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How effective are international copyright conventions in the music industry?

  • Andrew Burke

The paper is concerned with the issue of whether international copyright legislation is effective in curbing audio software counterfeiting. The paper finds that copyright conventions have not been effective in reducing audio counterfeiting to comparatively low levels. This result holds even when allowances are made for the duration of copyright convention membership and the specificity of the articles of the convention. Economic development is found to be the main determinant of low counterfeit levels. This would tend to support anecdotal evidence which indicates that economic development is a necessary condition for the active recognition of audio property rights by the general public, judiciary and police. It is also consistent with a view that pirate audio software, being an inferior good, has a more buoyant market in less developed economies. From a policy perspective the research would seem to suggest that the extensive efforts and copious attention to detail by legal experts has made little impact on counterfeit activity and is secondary in importance to the socio-economic environment in which these laws are being applied. Copyright Kluwer Academic Publishers 1996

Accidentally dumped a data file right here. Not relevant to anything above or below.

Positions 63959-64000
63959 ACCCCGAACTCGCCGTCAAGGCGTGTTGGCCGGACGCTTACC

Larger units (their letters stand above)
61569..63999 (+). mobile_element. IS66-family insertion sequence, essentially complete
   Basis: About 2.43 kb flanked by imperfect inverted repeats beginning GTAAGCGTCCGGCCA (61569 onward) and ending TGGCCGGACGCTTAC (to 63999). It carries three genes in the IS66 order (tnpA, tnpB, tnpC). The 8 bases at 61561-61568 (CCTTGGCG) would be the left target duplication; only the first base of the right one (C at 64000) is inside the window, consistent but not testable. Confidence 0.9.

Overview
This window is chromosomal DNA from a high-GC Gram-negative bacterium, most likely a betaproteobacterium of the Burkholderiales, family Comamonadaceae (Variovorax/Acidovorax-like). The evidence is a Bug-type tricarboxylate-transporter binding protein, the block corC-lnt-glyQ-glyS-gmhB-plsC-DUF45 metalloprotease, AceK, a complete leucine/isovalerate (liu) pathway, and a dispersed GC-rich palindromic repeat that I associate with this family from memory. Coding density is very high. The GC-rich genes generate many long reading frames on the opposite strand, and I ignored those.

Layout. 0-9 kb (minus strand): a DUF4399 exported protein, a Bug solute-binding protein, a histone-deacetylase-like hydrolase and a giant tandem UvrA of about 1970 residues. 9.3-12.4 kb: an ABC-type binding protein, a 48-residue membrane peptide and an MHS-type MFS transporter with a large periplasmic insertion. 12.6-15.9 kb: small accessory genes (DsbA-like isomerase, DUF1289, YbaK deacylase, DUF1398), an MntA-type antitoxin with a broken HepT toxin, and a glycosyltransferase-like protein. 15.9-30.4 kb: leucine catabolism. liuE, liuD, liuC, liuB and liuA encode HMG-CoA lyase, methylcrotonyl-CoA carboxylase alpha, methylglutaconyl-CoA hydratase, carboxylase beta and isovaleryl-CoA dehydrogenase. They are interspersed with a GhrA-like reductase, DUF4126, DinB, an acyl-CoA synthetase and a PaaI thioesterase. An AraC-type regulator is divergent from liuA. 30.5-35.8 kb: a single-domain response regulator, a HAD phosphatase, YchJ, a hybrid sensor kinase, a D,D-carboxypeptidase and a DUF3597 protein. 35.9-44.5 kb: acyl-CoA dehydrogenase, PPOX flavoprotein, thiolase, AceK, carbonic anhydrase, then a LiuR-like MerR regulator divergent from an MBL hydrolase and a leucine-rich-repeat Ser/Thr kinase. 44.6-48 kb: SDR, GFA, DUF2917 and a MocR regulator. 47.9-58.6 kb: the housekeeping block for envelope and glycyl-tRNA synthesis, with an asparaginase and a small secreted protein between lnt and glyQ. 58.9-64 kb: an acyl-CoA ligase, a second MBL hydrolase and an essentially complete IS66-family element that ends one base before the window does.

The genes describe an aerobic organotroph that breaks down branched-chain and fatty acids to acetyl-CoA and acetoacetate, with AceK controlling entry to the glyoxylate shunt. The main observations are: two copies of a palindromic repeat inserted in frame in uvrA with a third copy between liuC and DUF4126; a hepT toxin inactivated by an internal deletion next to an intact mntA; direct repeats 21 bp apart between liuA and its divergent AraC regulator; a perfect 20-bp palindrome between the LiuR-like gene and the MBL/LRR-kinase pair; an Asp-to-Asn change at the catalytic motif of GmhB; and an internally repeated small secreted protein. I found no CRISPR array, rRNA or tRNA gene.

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File URL: http://hdl.handle.net/10.1007/s10824-005-1060-z
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Article provided by Springer in its journal Journal of Cultural Economics.

Volume (Year): 20 (1996)
Issue (Month): 1 (March)
Pages: 51-66

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Handle: RePEc:kap:jculte:v:20:y:1996:i:1:p:51-66
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  1. Andrew Burke, 1996. "The dynamics of product differentiation in the British record industry," Journal of Cultural Economics, Springer, vol. 20(2), pages 145-164, June.
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